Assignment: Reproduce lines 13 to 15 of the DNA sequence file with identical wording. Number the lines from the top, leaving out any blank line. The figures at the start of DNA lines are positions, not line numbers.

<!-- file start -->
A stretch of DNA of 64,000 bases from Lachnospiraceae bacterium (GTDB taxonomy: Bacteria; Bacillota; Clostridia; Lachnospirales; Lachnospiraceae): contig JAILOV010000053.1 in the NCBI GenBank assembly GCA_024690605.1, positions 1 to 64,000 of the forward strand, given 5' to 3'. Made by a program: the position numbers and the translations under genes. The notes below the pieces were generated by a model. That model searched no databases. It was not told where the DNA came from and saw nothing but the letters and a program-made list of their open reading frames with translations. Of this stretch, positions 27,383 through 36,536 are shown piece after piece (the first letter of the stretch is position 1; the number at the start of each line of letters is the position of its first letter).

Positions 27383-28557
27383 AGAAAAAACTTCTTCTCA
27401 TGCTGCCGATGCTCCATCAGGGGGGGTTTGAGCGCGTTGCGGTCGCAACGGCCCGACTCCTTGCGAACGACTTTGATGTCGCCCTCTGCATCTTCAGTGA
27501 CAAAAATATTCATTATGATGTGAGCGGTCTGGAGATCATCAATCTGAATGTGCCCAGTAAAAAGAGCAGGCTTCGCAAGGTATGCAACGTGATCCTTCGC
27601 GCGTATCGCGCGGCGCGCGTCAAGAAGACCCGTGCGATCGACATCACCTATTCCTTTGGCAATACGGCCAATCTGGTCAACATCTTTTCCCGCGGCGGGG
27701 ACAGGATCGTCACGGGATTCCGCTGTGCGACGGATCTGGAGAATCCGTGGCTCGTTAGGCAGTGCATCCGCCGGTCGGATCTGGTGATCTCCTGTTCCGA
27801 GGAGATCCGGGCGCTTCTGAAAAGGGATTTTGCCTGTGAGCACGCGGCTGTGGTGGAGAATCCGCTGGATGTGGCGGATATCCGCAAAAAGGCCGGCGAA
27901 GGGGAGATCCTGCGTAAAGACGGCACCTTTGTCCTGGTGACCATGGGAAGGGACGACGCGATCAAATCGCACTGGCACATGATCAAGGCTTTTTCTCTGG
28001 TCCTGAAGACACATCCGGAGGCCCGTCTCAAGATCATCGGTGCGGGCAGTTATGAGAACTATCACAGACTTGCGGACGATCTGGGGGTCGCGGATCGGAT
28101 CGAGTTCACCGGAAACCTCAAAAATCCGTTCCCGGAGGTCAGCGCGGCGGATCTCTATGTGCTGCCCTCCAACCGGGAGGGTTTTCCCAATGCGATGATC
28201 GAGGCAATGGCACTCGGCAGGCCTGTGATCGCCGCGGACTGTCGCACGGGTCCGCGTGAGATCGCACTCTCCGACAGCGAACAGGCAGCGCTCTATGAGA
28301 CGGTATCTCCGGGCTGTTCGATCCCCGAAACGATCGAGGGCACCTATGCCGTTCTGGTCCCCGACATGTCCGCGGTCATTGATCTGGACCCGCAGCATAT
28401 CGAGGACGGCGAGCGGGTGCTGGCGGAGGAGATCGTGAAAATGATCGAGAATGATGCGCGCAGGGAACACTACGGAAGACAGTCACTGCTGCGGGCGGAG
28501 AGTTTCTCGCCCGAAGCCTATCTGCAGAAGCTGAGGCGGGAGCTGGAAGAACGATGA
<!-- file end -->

28301 CGGTATCTCCGGGCTGTTCGATCCCCGAAACGATCGAGGGCACCTATGCCGTTCTGGTCCCCGACATGTCCGCGGTCATTGATCTGGACCCGCAGCATAT
28401 CGAGGACGGCGAGCGGGTGCTGGCGGAGGAGATCGTGAAAATGATCGAGAATGATGCGCGCAGGGAACACTACGGAAGACAGTCACTGCTGCGGGCGGAG
28501 AGTTTCTCGCCCGAAGCCTATCTGCAGAAGCTGAGGCGGGAGCTGGAAGAACGATGA